The U.S. Fish and Wildlife Service has agreed to a review of the red wolf program that could end a 27-year experiment to restore the rare predators on North Carolina's coast.
The 90 to 110 endangered wolves that roam the Albemarle peninsula on the northeastern coast have been under fire for several years. A growing number of gunshot deaths threaten the group's ability to reproduce.
A federal judge in May temporarily banned hunting for coyotes, which are often mistaken for wolves, in the five-county wolf territory. The ruling came after three advocacy groups sued to block the state's open season on coyotes, which often attack pets.
This month, the N.C. Wildlife Resources Commission asked the federal agency to "determine the appropriateness of continuing the experimental (wolf) program."
Fish and Wildlife ended a seven-year effort to establish red wolves in Great Smoky Mountains National Park in 1998. Too many pups died and, the state commission said, adults weren't able to stay within the 521,000-acre park.
The commission questions whether the federal program can achieve its goal of establishing a "self-sustaining" wolf population on federal land. Much of the wolf range on the Albemarle peninsula is privately owned.
It quotes the federal Endangered Species Act as requiring the agency to estimate the time and cost to achieve the recovery goal.
Gordon Myers, the wildlife commission's executive director, declined comment Friday because of the coyote-shooting lawsuit. U.S. District Judge Terrence Boyle is to review the ban in November.
The Fish and Wildlife Service agreed to do the review of the wolf program, which it said was due anyway.
"All the options, every time we do one of these evaluations, are on the table," said Leo Miranda, an assistant regional director in Atlanta. "It's everything from status quo to modifying the program to canceling the program like we did back in 1998."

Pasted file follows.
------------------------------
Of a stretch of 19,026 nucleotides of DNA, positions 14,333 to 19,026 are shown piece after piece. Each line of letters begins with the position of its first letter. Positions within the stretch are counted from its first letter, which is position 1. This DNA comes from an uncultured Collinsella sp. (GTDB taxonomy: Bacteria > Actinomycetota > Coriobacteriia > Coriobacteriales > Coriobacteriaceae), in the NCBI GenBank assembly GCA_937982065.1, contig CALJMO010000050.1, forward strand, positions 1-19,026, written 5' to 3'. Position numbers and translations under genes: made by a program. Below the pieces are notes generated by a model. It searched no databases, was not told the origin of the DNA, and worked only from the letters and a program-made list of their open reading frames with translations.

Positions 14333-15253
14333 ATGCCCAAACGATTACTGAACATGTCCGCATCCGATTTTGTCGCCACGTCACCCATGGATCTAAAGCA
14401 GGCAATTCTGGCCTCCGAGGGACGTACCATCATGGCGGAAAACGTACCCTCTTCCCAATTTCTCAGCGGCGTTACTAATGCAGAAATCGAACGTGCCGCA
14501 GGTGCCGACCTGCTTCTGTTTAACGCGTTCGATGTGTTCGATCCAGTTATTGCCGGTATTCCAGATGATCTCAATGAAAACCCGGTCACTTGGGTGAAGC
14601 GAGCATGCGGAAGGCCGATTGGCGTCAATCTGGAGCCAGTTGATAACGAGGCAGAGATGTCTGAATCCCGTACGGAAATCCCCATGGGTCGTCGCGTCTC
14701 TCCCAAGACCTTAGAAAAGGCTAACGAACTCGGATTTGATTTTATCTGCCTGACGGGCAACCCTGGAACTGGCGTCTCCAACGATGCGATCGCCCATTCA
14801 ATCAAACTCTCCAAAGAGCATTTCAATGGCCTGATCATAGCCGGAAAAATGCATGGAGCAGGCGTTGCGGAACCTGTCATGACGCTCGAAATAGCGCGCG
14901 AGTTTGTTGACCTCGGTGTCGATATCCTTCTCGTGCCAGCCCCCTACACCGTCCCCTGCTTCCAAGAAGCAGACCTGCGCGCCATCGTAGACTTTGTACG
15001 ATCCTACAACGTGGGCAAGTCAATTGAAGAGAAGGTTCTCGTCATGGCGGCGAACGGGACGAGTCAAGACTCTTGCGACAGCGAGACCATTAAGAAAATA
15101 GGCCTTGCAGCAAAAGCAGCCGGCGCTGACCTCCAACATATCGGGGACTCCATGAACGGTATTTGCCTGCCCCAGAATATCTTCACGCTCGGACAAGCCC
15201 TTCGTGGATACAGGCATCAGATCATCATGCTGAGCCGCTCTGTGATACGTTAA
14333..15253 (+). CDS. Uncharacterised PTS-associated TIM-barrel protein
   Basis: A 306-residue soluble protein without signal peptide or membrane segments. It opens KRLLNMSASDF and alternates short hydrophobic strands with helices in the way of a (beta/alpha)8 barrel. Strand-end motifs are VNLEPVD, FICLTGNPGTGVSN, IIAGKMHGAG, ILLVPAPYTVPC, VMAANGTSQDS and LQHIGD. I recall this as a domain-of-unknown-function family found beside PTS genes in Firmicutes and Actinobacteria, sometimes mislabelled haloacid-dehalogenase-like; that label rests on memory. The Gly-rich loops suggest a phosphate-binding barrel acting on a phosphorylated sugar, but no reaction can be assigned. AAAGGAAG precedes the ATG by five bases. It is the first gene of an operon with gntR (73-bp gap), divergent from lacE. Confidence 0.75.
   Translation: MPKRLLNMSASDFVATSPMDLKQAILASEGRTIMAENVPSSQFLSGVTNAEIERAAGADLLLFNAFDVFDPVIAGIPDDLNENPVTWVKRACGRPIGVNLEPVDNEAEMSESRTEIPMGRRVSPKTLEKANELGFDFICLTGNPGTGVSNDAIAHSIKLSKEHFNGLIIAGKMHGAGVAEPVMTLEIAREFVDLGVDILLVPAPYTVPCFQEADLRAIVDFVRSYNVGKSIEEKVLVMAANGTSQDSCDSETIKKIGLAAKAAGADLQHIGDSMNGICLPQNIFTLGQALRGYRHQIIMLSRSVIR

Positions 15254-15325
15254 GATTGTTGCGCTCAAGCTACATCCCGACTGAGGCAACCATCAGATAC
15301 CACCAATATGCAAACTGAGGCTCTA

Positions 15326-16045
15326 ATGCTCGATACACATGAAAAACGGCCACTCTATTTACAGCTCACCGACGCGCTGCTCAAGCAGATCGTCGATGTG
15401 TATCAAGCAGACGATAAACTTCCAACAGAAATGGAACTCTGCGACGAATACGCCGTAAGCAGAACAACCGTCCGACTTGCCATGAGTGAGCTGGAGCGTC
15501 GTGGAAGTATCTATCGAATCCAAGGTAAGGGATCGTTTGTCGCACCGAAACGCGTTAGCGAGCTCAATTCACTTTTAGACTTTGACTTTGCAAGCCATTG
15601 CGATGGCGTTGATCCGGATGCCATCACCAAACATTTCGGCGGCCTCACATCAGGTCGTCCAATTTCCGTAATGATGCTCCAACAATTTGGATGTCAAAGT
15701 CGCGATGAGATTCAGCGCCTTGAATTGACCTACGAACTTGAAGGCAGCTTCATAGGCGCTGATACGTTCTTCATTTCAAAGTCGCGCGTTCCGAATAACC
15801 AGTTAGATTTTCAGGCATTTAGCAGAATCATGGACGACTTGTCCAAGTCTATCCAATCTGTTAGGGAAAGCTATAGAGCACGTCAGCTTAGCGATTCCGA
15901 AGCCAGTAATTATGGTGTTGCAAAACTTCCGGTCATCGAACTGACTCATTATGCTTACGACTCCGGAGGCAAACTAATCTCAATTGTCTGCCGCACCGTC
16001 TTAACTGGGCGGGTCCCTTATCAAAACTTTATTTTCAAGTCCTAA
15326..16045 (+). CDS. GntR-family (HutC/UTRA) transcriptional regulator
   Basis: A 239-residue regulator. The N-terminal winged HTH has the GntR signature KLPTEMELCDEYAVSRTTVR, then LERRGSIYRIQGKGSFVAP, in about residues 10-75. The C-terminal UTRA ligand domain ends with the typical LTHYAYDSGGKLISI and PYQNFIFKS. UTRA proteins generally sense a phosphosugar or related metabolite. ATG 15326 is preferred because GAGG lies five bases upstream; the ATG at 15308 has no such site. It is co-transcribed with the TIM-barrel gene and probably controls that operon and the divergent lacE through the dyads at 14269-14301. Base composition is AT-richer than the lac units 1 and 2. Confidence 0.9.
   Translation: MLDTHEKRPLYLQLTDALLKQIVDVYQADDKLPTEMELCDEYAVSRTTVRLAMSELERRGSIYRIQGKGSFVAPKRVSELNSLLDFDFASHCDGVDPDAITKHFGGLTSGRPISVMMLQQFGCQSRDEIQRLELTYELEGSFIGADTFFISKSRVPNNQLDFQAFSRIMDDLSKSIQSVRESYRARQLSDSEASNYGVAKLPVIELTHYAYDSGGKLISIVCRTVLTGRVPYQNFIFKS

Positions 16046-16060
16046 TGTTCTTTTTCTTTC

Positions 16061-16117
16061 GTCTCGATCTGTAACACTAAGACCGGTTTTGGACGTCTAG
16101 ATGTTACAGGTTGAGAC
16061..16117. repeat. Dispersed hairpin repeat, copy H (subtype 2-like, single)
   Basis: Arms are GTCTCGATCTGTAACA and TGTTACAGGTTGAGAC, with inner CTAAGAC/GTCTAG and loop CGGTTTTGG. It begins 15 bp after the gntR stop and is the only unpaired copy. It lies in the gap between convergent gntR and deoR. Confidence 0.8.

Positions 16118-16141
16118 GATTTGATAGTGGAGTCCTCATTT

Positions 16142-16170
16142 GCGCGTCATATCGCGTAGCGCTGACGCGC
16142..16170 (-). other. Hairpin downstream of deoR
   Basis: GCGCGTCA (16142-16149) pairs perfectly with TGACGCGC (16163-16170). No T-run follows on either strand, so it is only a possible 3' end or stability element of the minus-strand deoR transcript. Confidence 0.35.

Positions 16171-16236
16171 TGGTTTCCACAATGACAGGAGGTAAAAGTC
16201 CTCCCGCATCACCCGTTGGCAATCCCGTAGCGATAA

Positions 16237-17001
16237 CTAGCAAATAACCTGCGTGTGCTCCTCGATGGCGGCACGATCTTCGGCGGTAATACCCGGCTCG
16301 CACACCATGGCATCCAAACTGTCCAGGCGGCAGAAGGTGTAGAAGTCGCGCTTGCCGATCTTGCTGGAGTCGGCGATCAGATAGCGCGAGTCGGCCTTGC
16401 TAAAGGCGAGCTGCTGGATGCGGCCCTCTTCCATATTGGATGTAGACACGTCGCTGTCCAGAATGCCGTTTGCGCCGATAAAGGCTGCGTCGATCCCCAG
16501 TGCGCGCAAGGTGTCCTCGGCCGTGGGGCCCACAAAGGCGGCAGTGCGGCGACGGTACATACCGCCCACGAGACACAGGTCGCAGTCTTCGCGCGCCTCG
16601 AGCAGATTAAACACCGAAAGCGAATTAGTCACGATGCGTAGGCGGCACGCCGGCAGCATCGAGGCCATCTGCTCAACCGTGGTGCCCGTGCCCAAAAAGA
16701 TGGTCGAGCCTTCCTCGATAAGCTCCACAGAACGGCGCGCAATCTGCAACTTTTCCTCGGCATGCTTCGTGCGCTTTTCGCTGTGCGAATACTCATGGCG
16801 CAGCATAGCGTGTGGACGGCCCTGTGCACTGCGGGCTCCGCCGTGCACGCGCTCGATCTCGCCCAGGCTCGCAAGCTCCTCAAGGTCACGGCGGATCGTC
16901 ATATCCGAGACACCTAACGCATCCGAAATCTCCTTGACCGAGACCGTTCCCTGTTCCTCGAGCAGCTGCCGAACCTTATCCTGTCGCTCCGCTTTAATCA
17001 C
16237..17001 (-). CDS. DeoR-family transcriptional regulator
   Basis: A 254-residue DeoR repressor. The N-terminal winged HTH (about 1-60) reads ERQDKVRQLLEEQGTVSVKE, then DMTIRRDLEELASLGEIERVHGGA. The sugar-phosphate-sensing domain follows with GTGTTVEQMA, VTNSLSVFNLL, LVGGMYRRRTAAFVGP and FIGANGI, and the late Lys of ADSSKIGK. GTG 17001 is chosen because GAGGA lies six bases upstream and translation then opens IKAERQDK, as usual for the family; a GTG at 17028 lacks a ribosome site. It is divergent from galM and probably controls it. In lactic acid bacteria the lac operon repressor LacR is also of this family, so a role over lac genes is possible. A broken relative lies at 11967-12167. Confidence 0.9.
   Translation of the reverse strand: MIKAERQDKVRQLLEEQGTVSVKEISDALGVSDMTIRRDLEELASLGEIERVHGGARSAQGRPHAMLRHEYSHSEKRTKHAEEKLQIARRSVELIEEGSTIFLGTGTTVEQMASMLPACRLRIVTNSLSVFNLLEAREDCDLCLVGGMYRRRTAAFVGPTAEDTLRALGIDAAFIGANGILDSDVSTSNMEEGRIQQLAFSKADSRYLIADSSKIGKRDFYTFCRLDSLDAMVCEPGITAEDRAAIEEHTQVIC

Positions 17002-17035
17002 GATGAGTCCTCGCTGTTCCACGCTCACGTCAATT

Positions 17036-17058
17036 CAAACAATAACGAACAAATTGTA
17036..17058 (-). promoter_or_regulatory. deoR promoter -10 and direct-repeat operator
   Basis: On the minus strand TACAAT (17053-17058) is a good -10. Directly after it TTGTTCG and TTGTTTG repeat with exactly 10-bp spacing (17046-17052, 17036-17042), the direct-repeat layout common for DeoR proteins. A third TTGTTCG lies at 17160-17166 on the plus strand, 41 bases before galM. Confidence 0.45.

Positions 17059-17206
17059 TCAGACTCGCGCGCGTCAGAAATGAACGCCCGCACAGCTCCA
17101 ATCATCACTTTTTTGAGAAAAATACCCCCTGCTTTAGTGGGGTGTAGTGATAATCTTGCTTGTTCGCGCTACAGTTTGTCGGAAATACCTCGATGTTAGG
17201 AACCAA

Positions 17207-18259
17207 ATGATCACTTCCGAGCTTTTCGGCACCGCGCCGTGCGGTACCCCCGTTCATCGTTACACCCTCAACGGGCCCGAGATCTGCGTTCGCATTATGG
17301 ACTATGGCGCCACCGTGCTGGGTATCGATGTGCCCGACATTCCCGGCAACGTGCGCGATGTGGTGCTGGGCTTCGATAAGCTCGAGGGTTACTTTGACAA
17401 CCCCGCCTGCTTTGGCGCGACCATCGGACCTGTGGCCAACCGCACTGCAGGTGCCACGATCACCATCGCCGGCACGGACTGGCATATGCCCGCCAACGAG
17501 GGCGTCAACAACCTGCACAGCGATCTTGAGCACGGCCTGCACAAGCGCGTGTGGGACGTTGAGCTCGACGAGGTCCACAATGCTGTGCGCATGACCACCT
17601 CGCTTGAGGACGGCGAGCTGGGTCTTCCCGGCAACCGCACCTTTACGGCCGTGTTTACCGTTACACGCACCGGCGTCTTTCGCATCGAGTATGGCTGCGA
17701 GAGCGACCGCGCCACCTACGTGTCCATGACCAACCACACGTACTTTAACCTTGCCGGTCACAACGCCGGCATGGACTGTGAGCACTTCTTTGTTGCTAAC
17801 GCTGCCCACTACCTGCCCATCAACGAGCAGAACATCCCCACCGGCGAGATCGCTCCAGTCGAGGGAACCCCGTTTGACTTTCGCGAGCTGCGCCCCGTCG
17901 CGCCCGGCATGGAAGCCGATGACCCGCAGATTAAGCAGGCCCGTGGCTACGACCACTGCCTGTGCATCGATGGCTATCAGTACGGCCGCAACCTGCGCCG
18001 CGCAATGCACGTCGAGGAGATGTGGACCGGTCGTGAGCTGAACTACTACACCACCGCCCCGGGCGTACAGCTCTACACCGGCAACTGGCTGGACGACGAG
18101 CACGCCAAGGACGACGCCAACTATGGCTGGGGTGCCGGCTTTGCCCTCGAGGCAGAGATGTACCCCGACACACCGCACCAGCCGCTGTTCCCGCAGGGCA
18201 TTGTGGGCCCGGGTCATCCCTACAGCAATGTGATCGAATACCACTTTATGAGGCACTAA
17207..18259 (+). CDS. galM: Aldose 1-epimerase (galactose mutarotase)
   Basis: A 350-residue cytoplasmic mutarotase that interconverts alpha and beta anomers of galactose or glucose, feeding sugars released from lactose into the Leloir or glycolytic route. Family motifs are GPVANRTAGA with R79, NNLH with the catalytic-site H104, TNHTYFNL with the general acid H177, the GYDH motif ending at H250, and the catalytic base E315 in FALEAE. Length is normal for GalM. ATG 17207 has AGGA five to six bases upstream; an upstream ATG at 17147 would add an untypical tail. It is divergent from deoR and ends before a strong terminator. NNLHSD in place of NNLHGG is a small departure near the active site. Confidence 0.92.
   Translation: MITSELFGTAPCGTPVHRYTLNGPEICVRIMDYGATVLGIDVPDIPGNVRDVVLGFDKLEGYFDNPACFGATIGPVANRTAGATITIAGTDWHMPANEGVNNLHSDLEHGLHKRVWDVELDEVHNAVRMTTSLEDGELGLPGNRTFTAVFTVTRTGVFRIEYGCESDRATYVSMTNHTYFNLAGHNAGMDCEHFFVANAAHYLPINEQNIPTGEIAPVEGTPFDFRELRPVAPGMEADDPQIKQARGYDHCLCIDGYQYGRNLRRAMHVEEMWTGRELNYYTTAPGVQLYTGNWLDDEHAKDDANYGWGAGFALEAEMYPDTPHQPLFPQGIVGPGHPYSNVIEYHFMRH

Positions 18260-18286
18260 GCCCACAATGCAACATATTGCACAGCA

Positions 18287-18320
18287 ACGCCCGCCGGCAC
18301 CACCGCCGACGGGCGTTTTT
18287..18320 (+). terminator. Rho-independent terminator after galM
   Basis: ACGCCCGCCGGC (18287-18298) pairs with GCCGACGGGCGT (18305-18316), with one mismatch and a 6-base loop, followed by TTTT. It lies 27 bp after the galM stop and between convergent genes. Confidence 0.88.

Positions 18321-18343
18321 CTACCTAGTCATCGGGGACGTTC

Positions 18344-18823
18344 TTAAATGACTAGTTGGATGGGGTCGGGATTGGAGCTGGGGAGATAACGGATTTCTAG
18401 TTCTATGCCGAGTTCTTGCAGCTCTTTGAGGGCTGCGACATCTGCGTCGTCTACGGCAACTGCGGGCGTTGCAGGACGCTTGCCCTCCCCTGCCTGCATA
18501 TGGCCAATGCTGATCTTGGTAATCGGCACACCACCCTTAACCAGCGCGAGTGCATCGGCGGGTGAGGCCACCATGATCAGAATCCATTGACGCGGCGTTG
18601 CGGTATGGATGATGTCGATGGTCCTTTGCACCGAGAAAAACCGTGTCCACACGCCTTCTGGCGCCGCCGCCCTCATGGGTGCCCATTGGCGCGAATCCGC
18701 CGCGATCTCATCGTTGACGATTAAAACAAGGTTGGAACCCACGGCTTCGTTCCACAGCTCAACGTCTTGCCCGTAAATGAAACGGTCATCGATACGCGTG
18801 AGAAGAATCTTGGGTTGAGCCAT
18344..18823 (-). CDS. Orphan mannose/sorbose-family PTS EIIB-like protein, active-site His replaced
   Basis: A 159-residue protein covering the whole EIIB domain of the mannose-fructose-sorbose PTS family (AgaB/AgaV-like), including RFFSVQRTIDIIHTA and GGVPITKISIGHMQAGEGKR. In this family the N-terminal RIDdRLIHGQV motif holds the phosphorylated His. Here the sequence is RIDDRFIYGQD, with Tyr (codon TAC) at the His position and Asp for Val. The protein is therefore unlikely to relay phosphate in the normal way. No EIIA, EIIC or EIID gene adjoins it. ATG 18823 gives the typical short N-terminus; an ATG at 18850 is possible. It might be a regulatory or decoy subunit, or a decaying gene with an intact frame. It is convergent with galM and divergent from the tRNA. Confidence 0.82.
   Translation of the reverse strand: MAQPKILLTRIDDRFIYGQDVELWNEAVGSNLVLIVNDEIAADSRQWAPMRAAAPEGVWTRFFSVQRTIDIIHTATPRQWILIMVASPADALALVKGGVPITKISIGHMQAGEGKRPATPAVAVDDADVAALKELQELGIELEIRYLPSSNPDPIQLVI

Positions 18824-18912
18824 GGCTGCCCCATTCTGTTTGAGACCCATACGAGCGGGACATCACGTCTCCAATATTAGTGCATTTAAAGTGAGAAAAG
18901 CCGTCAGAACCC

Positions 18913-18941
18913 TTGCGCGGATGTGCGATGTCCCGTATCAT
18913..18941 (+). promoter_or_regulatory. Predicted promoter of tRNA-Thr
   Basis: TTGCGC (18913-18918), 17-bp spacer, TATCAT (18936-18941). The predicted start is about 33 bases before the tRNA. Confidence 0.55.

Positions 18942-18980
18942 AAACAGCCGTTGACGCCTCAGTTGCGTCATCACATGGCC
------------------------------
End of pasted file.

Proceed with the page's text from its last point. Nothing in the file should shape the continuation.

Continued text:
But Miranda called the recovery effort "extremely successful" for meeting its population goal of 45 to 55 wolves in 1995 and saving the animals from extinction in the wild.
Opinion about the wolves in the Albemarle region appears mixed.
Initial resentment after their release in the Alligator River National Wildlife Refuge in 1987 appears to have cooled, but some landowners still rail against the animals in online forums. Wildlife groups say more than 55,000 comments in favor of the wolf program have been sent to the Fish and Wildlife Service.
Red wolves are among the world's rarest animals. Apart from the Albemarle packs, about 200 live in captivity. Fish and Wildlife would like to establish wolves in the wild at an additional site, Miranda said.
The Southern Environmental Law Center, which represented three advocacy groups in seeking the halt to coyote shooting, said it's concerned if the wildlife commission's goal is to end the wolf program.
Attorney Sierra Weaver said the center doesn't object to a fresh look at a program, which she called "one of the most successful, if not the most successful, carnivore reintroductions in the country."
Nothing in endangered-species law requires that the wolves stay on federal land, Weaver said. Agreements among state and federal agencies and local landowners have worked well to resolve conflicts, she added.
A key threat to wolves is cross-breeding with coyotes, which now blanket the state. But the North Carolina commission this month took away a tool to combat hybridization.
The commission said it would no longer allow federal biologists to trap, sterilize and release coyotes on private land. Those "placeholders" can't produce hybrid pups and their presence discourages other coyotes from moving into wolf habitat.
Myers, the commission's director, told Fish and Wildlife that landowners should be able to shoot coyotes, including sterilized animals. Since the ban prevents that, he wrote the agency early this month, federal biologists will have to kill any coyotes they trap on private property instead of releasing them.
The federal agency is looking for other ways to control hybridization, said red wolf recovery coordinator David Rabon. But it also hopes the state will let coyote sterilizations resume.
"We felt like that was a very good tool," he said.
Weaver, from the law center, said the state's move "seems to be a petty attempt to sabotage the red wolf program." She said it hampers both wolf recovery and efforts to control coyote populations.
Gunshot deaths of wolves on the Albemarle peninsula have climbed in recent years, to nine cases in 2013. Only two wolves have died of suspected or confirmed gunshots so far this year, but most fatal shootings have occurred in the fall.
Henderson: 704-358-5051; Twitter: @bhender